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AWACS Crew Coordinates Rescue In Afghanistan

Helo Pilots Brought Home Safely With Help Of Multiple Aircraft

Helping rescue downed pilots isn't something Airmen aboard an E-3 Sentry do regularly, but that's exactly what happened to one crew from the 380th Air Expeditionary Wing Dec. 30. Two hours into the Sentry crew's planned mission, they received a mayday call, relayed through a KC-135 Stratotanker, from an AH-64 Apache. The Apache pilots' wingmen had crashed in northern Afghanistan. The two pilots were okay, but they were going to need help getting back to base.

That's when the E-3 Airmen diverted from their scheduled flight plan. After all, lives were at stake, said Maj. Paul Lankes, the mission crew senior director.
 
According to Lankes, rescuing the Soldiers was going to take the combined effort from several elements, but command and control is what Sentry crews do best. The E-3 is an airborne warning and control system, or AWACS, aircraft. With the advanced radar and computer systems aboard the plane, the crews are able to manage a battlespace of more than 250 miles around them.
 
The Sentry Airmen coordinated actions of several crews engaged in the rescue: the pilots on the ground, the Apache still airborne, senior leaders at the Combined Air and Space Operations Center and even a pair of coalition F-16 Falcons nearby.
 
"We knew the guys on the ground were going to need armed overwatch, so we called in the F-16s, who were at the end of their patrol, but they flew out to look out for the Soldiers," said Lankes, who is assigned to the 964th Expeditionary Airborne Air Control Squadron. "They told us they were low on fuel, so that meant we'd need a tanker. Fortunately, there was one close and available."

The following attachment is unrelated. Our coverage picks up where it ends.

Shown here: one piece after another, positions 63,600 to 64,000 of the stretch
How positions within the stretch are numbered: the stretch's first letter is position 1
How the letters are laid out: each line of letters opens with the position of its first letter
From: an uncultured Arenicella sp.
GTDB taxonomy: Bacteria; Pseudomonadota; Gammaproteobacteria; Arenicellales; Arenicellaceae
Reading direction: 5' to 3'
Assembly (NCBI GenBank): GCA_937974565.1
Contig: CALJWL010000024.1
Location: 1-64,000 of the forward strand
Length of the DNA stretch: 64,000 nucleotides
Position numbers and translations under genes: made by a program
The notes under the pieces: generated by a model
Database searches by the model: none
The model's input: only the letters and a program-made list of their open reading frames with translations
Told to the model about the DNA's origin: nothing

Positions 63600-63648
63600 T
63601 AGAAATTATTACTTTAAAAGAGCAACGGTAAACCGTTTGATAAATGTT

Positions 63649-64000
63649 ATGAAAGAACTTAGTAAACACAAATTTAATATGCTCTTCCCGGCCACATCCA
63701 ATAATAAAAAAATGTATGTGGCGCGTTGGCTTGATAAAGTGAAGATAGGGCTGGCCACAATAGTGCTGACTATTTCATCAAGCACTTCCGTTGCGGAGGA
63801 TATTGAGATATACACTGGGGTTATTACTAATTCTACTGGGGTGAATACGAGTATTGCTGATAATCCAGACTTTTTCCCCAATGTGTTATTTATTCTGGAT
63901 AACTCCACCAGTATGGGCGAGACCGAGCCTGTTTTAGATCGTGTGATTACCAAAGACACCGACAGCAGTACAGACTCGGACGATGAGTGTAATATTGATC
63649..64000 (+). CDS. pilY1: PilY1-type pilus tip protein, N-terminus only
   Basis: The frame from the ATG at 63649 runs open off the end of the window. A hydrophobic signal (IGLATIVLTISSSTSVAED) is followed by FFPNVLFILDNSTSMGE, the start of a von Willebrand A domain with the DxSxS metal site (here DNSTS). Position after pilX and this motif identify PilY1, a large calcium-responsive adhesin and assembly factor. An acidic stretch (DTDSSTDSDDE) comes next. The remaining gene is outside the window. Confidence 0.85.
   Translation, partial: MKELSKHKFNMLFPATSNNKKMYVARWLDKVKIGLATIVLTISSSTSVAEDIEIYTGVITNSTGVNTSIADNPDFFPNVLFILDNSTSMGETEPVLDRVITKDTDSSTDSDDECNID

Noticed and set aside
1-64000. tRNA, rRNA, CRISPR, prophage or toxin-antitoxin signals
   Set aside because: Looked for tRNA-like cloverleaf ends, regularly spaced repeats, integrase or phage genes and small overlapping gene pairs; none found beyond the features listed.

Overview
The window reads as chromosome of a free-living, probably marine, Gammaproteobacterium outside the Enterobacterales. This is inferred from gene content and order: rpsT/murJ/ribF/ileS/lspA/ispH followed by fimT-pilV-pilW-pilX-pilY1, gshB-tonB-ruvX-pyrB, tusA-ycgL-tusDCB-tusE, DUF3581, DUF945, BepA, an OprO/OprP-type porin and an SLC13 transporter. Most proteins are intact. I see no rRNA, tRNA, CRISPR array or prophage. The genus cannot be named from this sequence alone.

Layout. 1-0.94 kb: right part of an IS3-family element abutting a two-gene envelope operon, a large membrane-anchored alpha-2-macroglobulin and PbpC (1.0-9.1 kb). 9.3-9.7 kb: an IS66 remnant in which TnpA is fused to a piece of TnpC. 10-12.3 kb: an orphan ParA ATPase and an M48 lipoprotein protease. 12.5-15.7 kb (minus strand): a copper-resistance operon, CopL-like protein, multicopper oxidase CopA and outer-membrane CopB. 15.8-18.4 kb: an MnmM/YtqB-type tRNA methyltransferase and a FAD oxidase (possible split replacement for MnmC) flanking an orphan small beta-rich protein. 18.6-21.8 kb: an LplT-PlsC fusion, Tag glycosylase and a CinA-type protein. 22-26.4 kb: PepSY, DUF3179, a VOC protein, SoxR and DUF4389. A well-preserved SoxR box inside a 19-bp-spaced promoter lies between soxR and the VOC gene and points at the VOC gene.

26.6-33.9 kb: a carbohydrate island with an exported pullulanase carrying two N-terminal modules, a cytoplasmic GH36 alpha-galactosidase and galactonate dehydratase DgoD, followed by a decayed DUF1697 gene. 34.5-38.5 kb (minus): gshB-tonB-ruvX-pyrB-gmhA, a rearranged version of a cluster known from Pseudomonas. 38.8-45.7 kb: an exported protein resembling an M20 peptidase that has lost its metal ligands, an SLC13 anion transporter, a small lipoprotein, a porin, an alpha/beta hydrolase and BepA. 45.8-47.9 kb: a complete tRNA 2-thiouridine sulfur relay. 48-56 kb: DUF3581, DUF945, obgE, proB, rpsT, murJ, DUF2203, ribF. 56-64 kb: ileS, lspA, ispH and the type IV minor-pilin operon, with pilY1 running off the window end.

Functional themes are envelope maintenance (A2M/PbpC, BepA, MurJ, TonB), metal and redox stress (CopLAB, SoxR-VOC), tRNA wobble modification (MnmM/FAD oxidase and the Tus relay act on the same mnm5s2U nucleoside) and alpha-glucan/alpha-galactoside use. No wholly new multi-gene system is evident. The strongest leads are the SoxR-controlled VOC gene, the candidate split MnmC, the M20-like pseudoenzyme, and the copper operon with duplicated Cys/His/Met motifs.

File Photo

The Sentry team called the KC-135 crew who took the initial distress call to see if they were able to refuel the F-16s, officials said. Two other tankers from the 376th Air Expeditionary Wing took over refueling duties for other jets in the area, so the original crew was free to help the F-16s. Once they were ready again, the F-16s helped the remaining Apache crew provide air cover until a convoy from a nearby outpost arrived to collect the crew. Additional helicopters landed and troops recovered the AH-64 wreckage.

"Eventually the F-16s had to return to base, so a pair of A-10 (Thunderbolt II)s took their place, and then we needed an additional tanker, so another KC-135 joined in as well," explained Capt. Joel Doss, the E-3 electronic combat officer. "Really it all came down to a team effort on everyone's part. We had all the components of our crew, the folks on the ground, the CAOC and all of the other aircrews flying in support. But that kind of orchestration is what we do."

FMI: www.af.mil

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